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Re: A History of Ancient Britain
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tiompan wrote:
Howburn Digger wrote:

The Roman killing machine probably decimated the Caledonian population (the caledonian deaths at Mons Graupius were put at 30,000 by Tacitus) and their repeated miltary campaigns must have affected the cultures which had existed.

The real figures are likely to have been a fraction of that , as a historian he was bound to exaggerate the feats of the victors .

Yup Tacitus was certainly prone to exaggerate. Of course the truth is we'll never know the true figure of Caledonian deaths at Mons Graupius. But what we do know is that for a decade or so the Roman Army thoroughly occupied the area between Braco and Stracathro from around 80AD onwards. The area was overlaid with an intricate system using a chain of watchtowers on the Gask Ridge, roads, the long chain of glenblocking forts from Drumquassie near Drymen to Inverquarity by Kirriemuir as well as the Perthshire and Angus forts running from Cardean to Stracathro. Right in the middle near Dunkeld they built Inchtuthil- a full scale legionary fortress. That was possibly the place called "Victoria" on Ptolemy's 2nd century map.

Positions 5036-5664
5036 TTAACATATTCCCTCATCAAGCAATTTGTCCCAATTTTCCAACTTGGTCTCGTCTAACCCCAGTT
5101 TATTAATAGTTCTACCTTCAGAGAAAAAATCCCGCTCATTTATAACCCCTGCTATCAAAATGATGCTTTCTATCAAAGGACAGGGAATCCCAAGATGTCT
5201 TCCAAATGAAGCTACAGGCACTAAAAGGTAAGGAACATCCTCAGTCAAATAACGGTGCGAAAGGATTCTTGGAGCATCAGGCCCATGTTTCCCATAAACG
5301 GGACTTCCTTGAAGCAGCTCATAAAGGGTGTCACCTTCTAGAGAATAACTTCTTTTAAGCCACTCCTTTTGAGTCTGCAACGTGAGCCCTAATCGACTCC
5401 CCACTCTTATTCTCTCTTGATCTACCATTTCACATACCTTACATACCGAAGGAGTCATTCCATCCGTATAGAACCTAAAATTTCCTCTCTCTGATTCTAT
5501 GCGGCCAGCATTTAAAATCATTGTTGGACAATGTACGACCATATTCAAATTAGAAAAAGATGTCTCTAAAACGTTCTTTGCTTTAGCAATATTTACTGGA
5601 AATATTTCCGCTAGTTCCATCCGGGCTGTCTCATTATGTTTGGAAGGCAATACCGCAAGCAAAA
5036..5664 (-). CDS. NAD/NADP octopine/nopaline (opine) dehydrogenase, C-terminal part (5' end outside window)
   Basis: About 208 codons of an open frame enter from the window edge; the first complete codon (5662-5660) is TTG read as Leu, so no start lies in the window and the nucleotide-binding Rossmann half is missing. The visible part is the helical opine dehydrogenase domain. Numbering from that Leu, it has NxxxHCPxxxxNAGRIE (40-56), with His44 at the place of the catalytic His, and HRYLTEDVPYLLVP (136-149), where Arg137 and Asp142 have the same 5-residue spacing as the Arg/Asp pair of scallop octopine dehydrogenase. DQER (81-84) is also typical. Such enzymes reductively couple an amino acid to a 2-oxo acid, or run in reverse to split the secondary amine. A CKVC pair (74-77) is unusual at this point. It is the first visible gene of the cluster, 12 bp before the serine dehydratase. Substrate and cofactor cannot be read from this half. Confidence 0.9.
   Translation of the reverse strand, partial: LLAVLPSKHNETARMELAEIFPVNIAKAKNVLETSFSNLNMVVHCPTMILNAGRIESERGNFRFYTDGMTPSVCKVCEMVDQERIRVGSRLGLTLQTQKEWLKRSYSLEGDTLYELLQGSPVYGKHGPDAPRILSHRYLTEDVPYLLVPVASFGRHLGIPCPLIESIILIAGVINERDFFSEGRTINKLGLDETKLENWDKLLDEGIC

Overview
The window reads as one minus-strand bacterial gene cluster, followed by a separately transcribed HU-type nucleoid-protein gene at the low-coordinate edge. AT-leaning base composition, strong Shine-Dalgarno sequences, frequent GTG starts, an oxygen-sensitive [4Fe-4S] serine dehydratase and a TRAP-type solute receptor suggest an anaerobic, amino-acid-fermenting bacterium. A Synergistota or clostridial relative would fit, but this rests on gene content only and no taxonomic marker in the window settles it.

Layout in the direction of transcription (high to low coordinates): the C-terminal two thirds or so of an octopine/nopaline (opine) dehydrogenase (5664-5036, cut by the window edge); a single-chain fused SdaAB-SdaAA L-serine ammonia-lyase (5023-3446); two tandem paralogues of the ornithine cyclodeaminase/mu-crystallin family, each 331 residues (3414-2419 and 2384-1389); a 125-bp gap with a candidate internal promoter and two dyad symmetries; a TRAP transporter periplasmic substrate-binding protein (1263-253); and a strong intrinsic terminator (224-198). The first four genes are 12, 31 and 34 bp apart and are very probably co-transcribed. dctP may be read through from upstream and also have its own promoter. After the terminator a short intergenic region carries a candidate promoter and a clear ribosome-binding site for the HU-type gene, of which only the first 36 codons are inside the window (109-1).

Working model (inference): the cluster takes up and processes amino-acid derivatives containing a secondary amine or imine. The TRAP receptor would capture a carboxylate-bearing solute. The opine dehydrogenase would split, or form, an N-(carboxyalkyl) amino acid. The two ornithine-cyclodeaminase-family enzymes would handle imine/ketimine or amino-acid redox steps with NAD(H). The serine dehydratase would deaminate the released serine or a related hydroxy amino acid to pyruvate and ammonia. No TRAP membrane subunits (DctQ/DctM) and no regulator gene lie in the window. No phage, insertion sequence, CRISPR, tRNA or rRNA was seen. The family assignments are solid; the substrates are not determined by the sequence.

Whether less than 30,000 Caledonians were slaughtered or not, the evidence shows Mons Graupius was a triumph for Rome and the Caledonians got thoroughly beaten. The effect on the cultures which existed within Roman occupied Caledonia must have been immense.

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Howburn Digger
Posted by Howburn Digger
24th February 2011ce

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Re: A History of Ancient Britain (tiompan)

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